Monday, June 4, 2012

SEAS and rain

As I mentioned in previous post, the five of us volunteers on Guimaras Island took on the big project of putting on an environmental camp. Denise and Jensen worked on writing and submitting a grant (which was approved) and then found us a venue for the camp. The small village of Tando in Guimaras is quite far from the main part of town and takes a couple hours to get to while driving over mostly unpaved road. But this small and far community is a gem of Guimaras and made for the perfect place for our camps!

A few years back Guimaras was the victim of an oil spill which greatly affected the marine area surrounding Tando. But the people of Tando care a lot about their resources and have since been working to restore them. They started a mangrove nursery and assist in mangrove plantings not just in Tando but all of Guimaras. Tando is also the site of a new marine protected area that Jensen helped to establish. The coastal resources there are now recovering and the people are very supportive of such projects. They were more than happy to host us and our camp. Over the week of the camps we really got to know the community as they housed us and assisted us with the camp. The Tando Community is full of amazing people who live humbly and take care of their environment. 

The environmental camp, named SEAS – Stewards of the Environment and Advocates of the Seas, consisted of two 3-day camps over the course of a week. The first camp was attended by over 70 students from the 16 high schools on the island; all were members of the environment club at their school. The second camp was focused on youth from villages with reserves, specifically the communities that Rob, Jensen and I work with to establish our new marine protected areas. Community counterparts were integral in planning the activities, leading discussions during the camp, and ensuring the facilitates were equipped to accommodate the influx of people, from setting up a makeshift electrical system (since the school did not have electricity) to hauling over 800 jugs of well water for bathing and cooking (…or running water).

The purpose of the camp was to teach the participants what they could do to protect their environment, with a focus on the newly-established MPAs.  The first day gave participants the foundations in coastal ecosystems (me), MPAs (Rob), communication skills (Stacey), and leadership (Denise).  The day was topped off with a coastal clean-up and the viewing of a BBC Blue Planet episode, which was meticulously dubbed in Tagalog.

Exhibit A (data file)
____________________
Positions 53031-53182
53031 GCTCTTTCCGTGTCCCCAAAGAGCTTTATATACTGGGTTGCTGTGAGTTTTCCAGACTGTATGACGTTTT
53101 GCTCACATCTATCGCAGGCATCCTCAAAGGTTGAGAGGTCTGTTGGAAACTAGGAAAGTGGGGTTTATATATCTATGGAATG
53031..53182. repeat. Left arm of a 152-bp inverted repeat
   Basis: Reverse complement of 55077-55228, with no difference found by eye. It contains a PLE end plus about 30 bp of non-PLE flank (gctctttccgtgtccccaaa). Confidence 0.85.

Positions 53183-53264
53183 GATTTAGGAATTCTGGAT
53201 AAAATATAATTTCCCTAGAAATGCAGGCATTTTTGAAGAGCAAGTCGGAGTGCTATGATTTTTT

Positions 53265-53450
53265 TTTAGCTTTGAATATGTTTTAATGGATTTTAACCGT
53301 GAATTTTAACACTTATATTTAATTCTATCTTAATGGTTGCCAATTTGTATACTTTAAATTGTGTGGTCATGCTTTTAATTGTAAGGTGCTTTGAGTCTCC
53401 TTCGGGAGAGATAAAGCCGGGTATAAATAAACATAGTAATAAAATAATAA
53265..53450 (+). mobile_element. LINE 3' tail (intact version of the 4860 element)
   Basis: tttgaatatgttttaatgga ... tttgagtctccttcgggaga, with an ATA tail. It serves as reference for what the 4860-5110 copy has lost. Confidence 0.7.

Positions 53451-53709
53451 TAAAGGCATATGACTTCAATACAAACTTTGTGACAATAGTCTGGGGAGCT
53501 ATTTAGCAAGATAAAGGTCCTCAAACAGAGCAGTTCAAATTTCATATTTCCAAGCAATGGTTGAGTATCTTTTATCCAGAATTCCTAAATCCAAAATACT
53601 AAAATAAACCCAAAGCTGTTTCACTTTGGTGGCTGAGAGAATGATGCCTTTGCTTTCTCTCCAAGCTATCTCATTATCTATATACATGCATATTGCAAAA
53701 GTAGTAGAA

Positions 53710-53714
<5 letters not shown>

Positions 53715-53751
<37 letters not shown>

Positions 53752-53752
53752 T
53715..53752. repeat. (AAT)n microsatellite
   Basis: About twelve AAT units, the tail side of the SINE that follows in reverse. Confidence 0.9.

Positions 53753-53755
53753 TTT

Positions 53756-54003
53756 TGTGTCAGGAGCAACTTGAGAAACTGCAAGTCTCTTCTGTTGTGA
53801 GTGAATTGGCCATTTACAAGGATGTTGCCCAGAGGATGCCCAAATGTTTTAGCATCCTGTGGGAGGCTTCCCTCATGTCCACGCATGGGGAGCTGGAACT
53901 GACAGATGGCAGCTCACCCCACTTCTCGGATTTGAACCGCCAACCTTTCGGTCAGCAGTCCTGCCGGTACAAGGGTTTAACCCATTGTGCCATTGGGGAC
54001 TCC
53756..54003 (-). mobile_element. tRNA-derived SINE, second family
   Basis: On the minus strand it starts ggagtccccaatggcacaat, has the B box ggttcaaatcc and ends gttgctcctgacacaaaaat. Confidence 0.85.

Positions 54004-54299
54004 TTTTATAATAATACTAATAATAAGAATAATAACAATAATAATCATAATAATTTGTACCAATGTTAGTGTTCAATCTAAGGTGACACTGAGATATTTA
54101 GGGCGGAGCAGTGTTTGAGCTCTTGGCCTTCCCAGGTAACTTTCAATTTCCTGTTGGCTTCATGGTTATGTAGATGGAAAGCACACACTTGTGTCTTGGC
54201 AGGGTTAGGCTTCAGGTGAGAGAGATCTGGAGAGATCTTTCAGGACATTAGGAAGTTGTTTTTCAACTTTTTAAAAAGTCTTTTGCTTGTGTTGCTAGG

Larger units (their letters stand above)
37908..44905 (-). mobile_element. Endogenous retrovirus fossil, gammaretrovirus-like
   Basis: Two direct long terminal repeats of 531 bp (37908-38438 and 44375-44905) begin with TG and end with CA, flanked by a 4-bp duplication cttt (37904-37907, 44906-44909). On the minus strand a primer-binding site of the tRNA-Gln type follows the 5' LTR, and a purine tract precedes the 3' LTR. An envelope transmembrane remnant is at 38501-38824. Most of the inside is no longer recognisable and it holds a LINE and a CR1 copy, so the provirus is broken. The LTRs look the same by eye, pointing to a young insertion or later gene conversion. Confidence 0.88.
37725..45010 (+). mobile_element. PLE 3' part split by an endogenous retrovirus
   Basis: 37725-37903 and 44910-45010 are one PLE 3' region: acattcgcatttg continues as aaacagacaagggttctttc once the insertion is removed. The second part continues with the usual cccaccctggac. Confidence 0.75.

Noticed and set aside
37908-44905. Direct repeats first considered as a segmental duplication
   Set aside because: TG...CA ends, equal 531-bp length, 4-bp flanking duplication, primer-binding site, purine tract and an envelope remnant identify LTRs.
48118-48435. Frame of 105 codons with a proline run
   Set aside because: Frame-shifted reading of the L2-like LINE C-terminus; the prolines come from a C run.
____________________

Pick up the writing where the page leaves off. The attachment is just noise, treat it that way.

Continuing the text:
Getting to know each other.
team building games
 On the second day, in addition to learning about solid waste management through bottle bricks and magazine bead-making, participants went snorkeling inside the Tan-Luc MPA.  For most campers, it was their first experience using snorkel gear and seeing what lies beneath the surface of the ocean.  In the afternoon, participants and facilitators braved high tides and deep mud to plant 1,000 mangrove propagules nearby.  On the final day of the camp, participants conducted community perception interviews to gauge the community's knowledge of the MPA and also to practice sharing with others what they had learned about the environment.  Before the closing program, we held small group discussions to prepare participants on how they can take what they’ve learned at the camp and apply it to where they live.  Each participant made a bracelet to remind themselves of their commitment to the seas.

making bottle bricks!
going snorkeling in the MPA!
making more bottle bricks
ready to take out the next group for some snorkeling fun!
planting mangrove propugules
performing community interviews - learning what the community knows and sharing what they have learned
team bonding
discussing how they can take what they have learned and apply it to where they live
the kids leaving camp, so sad!

We plan on following up with the high schools and coastal communities to monitor progress and to offer any advice or assistance for future projects.  We hope to help the youth apply and share their knowledge and excitement about the MPAs with the rest of their communities.  

SEAS Camp #1 with high school youth
SEAS Camp#2 with coastal youth
us volunteers with some SEAS campers after their community pageant (we stayed an extra day to show support for  the youth in the pageant and they won!)
As for the MPA  (marine protected area) that I am working on with my community, we are making progress with the construction of the guardhouse! I also recently bought (with the grant funds) supplies to make marker buoys. As with a lot of this project, I depend on the knowledge of the fisherfolk and other community members. I am not sure the best way to make a buoy (and apparently there are many ways), so I left that decision up to the community. They just told me what supplies to get and this is what they came up with…
our marker buoys for the new marine protected area
 Unfortunately rainy season has started early again.. we had planned on putting the buoys out today but when we got there the wind was strong and the waves too big. Hopefully the weather will clear in the next couple days so we can put out the marker buoys soon. But the rain and wind are not stopping the construction work for the guardhouse so progress continues!

working on the guardhouse!
rainy season has begun and the waves and wind were too strong to deploy the buoys that day..
Rob and I also are planning a training workshop for new Bantay Dagat (type of coast guard) for our new MPAs. The new Bantay Dagat members will be deputized and put in charge of enforcing the management of the MPA (i.e. keeping illegal fishers out). Later this month we will have the training at a local resort in Rob’s site.

These last 5 months are going fast and are staying very busy!
Until next time, halong!